Abi Raye Belgium Hockey

What You Don’t Know about Bel Red Panther Abigail Raye


Abigail “Abi” Raye is a favorite English, no Canadian, wait…Belgian player. Confusing yet correct, Raye was originally born in England, but moved to Canada in 2005 with her parents and played for multiple clubs, university, and made the national team at the age of 17. Following a relationship over to Belgium, she knew it was her chance to find top leagues and programs. Now on the Belgian national team, the Bel Red Panthers, Raye’s journey was an unusual one. She sat down with the Uru team to share about what it was like finding her way to the national team.



Playing in Belgium

Raye’s playing resume is deep, and in Belgium alone, she’s played for top tier programs like Wellington, Gantoise, and now the KHC Dragons in addition to the national team. She mentioned that the Dragons: “are quite a historic club in Belgium. I think the men’s team has been more focused on, they’ve won like 12 championships, but I think now it’s becoming more equal and the women’s team is getting much better. And like I said, the club is pretty historic, so it’s a really beautiful clubhouse. I personally love the coach there, it’s awesome and really relaxed, and it’s a really team feel as well. It’s my second year playing as well, and I’m super happy.” 


Through all of her teams and experiences around the world, one of our main questions for Raye was how she first learned about all of her teams and found her way to success. Her take: 

“I literally have no idea how I did it. I literally showed up, not knowing anything…

I first came to Belgium because my boyfriend was coming over, and because there weren’t many Canadians playing in Belgium at the time. So my boyfriend was coming to play at Royal Racing Club, and luckily, the wife of the men’s coach was coaching at Abi Raye Canadian HockeyWellington. So luckily, I was able to get into Wellington. But even then, I’d say it was a difficult process because they didn’t know me, they didn’t know much about Canadian hockey, even though I’d been on the Canadian team for 6 years or so. And they really weren’t sure about it. But I managed to get myself over there.

And just from being in the Belgium league, I was then recruited by Gantoise. That was how I moved. Just because they were playing at a high level, I saw it as an opportunity for myself. And during that time, I managed to get myself an internship at Osaka, which is a hockey brand with offices in Antwerp. So, I started as an intern there and eventually got myself a full-time job. But that’s obviously in Antwerp, so driving from Ghent to Antwerp everyday for work was getting to be too much for me. 

And actually my colleague at Osaka played for the Dragons and I knew of the team, so she said ‘hey, why don’t you have a meeting with our coach about coming to play for us.’ In the end, I decided I love Gantoise and I love playing there, but the driving was bad, and I wanted to continue to work, so the best thing was to go to Dragons and play and work in Antwerp, so that’s how I kinda ended up there. And that also turned out great, so I’m pretty lucky about that.”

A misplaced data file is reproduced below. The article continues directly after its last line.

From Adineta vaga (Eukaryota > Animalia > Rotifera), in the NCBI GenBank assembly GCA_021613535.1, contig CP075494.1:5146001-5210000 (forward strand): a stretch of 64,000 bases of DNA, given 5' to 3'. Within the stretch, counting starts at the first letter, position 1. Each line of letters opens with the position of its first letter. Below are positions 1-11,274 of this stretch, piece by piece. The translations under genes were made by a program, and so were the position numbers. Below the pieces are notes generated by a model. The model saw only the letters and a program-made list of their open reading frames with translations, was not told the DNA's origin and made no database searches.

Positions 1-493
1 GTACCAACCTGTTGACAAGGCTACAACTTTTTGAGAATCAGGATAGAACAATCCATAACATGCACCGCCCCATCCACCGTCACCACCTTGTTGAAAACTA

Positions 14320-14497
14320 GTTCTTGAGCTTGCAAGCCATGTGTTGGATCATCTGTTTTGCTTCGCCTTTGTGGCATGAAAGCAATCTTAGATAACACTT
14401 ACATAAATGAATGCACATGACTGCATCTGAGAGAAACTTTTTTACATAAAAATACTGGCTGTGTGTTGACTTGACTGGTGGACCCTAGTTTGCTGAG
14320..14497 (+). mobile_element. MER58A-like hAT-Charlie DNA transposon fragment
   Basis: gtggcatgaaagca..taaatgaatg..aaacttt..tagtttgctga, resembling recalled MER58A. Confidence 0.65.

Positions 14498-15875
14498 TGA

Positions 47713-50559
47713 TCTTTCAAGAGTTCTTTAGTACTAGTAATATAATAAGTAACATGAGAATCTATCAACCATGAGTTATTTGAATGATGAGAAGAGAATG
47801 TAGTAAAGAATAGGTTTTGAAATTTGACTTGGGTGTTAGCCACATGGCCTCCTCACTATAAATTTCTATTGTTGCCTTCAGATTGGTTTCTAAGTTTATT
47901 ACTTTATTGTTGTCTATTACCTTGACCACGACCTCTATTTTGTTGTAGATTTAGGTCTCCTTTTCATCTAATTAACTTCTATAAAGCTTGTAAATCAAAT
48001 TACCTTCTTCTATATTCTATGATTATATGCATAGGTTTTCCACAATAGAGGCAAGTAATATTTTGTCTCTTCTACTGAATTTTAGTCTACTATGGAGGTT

Through it all, Raye has been able to make the most of her experiences, asking for extra training from coaches and focusing on her fitness, while also working at Osaka to continue her professional growth. 


“Every opportunity I’ve been given, even playing at Wellington, I’ve always trained super hard, always wanting to get better Abi Raye Field Hockeyand get to that next level. And I think things have kind of fallen into place, opportunities have come, and I’ve made the most of them and now I’m actually living in Belgium and playing on the national team. If you told me that six years ago, I would have never believed you but, here I am. And I’m loving it, which is also pretty cool.”


It’s evident that Raye’s skill, hard work ethic, and motivation drove her to earn each opportunity that came her way. However, it was also a combination of word of mouth and personal connections that helped her learn of new opportunities. With Uru, we aim to provide those connections and knowledge, all through your smartphone. For Raye, she also sees Uru as being useful at the collegiate and pro levels: 

“In university, there are some young girls that want to go play in the US, and I know a little bit about it because I encountered it, and it’s also a big trend. But some girls ask me, and I can only give a bit of what I’ve heard via the grapevine, but I think something like that where girls can see ‘ok at this school it’s like this’ and you can see the experience. I see it being super useful already for sure.

And coming over to Belgium, I had no idea where Wellington was in the league, like is it the top team? What’s the history? Is it a club that usually brings in a lot of foreigners every year? Is it a club that has a group that stays together for a while? It’s just those inside scoops that you wouldn’t necessarily know [on your own] coming from abroad.”


To learn nuances of playing in different countries, and to follow Abi Raye, register HERE.


Featured photo by Koen Suyk

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